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Three Inventions That Could Save Thousands of Lives

The Becker Law Firm, LPA

In the United States, wrongful maternal and fetal deaths are often the subjects of malpractice litigation. But would it surprise you to learn that a woman is more likely to die during childbirth in the United States than in Saudi Arabia, Iran, China, or Libya?

According to UNICEF, globally, two women die during childbirth every minute. Yet, while maternal mortality rates continue to improve in developing countries, a disturbing trend has emerged in the United States. In 1987, maternal mortality was roughly 7 women per 100,000 births. By 2011, this number had risen sharply to 18 maternal deaths per 100,000 births. According to the World Health Organization, half these deaths are preventable.

The statistics for newborn babies are equally stark: The CDC reports that the infant mortality rate in the United States is approximately 582 deaths per 100,000 live births.

To address the persistent problem of maternal and infant mortality, the Bill and Melinda Gates Foundation has partnered with USAID and other agencies to spearhead Saving Lives at Birth: A Grand Challenge for Development. The program encourages people to develop transformative treatments that could potentially save thousands of lives. Here are 3 audacious inventions from some of the brightest minds across the globe:

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The Odon Device

A plastic bag that suctions a baby trapped in its mother’s birth canal? The idea is so simple that it sounds a little reckless. But Jorge Odon’s device is well on its way to becoming a viable birthing aid. The Argentine car mechanic built the prototype after watching a YouTube video on how to remove a cork from a wine bottle. He tested the idea on a doll in his kitchen.

The Odon device consists of a lubricated sleeve over a plastic bag. The bag can be inserted into the birth canal, inflated, and used to grip the baby’s head to pull it out. This method is associated with a lower risk of infection than forceps and vacuum extractors. It is less invasive than a cesarean section. The device is still being tested for safety, but doctors may soon have another tool to assist with obstructed labor.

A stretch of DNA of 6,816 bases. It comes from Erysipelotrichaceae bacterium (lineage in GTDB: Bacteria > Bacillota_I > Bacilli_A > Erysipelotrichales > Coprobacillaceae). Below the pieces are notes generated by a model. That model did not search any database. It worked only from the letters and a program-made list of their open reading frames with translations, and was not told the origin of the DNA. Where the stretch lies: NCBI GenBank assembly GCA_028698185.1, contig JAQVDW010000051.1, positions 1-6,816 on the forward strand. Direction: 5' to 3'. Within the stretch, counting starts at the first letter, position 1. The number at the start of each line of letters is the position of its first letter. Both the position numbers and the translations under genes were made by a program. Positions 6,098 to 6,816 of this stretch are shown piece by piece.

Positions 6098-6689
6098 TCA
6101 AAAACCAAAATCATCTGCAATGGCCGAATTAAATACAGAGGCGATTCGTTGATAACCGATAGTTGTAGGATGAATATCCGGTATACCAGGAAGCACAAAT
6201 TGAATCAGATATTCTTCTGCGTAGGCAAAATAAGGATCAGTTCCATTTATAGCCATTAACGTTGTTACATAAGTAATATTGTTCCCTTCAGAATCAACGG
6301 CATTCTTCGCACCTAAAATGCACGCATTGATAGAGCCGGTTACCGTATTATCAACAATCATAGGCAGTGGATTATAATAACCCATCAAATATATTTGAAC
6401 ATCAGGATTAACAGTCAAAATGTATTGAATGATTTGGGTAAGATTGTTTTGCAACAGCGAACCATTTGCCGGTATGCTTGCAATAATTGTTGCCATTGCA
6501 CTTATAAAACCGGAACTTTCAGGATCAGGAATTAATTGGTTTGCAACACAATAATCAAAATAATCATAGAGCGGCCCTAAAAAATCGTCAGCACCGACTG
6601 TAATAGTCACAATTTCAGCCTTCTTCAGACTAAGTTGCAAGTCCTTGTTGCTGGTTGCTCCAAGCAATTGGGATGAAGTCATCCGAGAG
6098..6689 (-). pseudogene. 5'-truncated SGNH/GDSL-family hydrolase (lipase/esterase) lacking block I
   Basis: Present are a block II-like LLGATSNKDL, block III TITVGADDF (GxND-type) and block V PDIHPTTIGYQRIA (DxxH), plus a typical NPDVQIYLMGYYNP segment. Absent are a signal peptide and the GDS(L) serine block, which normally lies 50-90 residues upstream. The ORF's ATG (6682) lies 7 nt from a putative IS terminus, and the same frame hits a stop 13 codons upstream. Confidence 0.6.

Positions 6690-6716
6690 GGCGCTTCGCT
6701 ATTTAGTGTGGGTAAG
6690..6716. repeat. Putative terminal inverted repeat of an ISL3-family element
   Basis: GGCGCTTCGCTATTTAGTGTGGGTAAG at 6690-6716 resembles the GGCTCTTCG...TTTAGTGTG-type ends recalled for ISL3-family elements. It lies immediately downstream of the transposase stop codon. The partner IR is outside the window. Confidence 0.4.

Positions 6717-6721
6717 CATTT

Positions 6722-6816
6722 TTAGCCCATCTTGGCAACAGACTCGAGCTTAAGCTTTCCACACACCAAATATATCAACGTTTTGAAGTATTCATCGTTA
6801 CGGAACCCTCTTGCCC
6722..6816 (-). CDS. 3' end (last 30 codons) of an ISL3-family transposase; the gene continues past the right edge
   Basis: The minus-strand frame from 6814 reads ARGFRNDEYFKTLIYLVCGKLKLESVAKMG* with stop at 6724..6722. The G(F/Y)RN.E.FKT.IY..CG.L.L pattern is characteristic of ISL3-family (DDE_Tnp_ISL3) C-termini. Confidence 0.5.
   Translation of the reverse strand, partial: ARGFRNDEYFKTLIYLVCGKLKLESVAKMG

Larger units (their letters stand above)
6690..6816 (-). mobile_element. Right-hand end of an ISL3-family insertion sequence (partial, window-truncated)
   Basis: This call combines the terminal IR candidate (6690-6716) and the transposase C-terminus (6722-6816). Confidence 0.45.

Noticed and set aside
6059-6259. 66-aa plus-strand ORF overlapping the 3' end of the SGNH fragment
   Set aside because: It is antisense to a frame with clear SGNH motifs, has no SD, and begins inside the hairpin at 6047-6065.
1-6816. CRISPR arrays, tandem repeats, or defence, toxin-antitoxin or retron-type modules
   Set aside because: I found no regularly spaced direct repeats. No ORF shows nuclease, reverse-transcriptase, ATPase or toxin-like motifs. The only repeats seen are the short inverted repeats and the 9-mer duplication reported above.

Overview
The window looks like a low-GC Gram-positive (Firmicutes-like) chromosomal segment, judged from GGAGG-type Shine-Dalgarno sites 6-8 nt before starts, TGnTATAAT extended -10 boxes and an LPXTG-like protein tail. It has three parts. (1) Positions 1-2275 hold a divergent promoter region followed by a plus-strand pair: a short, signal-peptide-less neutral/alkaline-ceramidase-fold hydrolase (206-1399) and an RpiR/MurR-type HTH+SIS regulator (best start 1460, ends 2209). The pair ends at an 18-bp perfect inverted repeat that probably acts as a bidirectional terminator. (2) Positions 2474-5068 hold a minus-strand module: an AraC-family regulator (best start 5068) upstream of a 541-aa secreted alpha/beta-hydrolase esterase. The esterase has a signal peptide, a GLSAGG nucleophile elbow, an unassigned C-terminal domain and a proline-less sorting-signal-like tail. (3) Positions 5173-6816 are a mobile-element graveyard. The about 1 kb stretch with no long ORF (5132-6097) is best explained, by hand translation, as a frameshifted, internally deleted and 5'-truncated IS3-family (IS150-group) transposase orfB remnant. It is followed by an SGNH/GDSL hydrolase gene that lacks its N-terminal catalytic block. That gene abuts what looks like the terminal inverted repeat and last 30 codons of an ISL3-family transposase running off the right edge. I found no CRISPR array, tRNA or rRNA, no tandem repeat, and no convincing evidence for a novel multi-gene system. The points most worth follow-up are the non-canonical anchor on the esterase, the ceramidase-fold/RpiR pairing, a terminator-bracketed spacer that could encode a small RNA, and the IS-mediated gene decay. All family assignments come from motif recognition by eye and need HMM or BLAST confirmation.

The Bempu Bracelet

Pre-term and low-birth-weight babies are at great risk of hypothermia (low body temperature). Even a slight drop in temperature puts these tiny infants at risk of brain damage and death. In the United States, such babies are usually monitored closely in a NICU (neonatal intensive care unit). However, in developing countries like India, such specialized care is a luxury for most people and preterm babies often do not survive.

Expecting an exhausted new mother to constantly keep a check on the baby’s temperature is not practical. Bempu, an Indian company, has developed a bracelet that accurately measures the infant’s temperature around-the-clock. The bracelet flashes a red light and sounds an alarm if the baby’s temperature drops too low. This $27 device provides protection for the first two months of life when the risk of hypothermia is highest.

The Urine Congo Red Dot Test

Many Americans first heard of pre-eclampsia when a popular character died during childbirth on the TV series Downton Abbey. Pre-eclampsia complicates up to 8 percent of pregnancies. Identifying it in expectant mothers requires a battery of expensive automated diagnostic testing. The Urine Congo Red Dot test offers a low-cost and accessible solution to high-risk women in developing countries.

The test strip is made of inexpensive paper, similar to the type used in mailing labels. The entire kit costs less than 4 cents to produce. This innovation enables early screening, which is often the critical different between life and death in women with pre-eclampsia.

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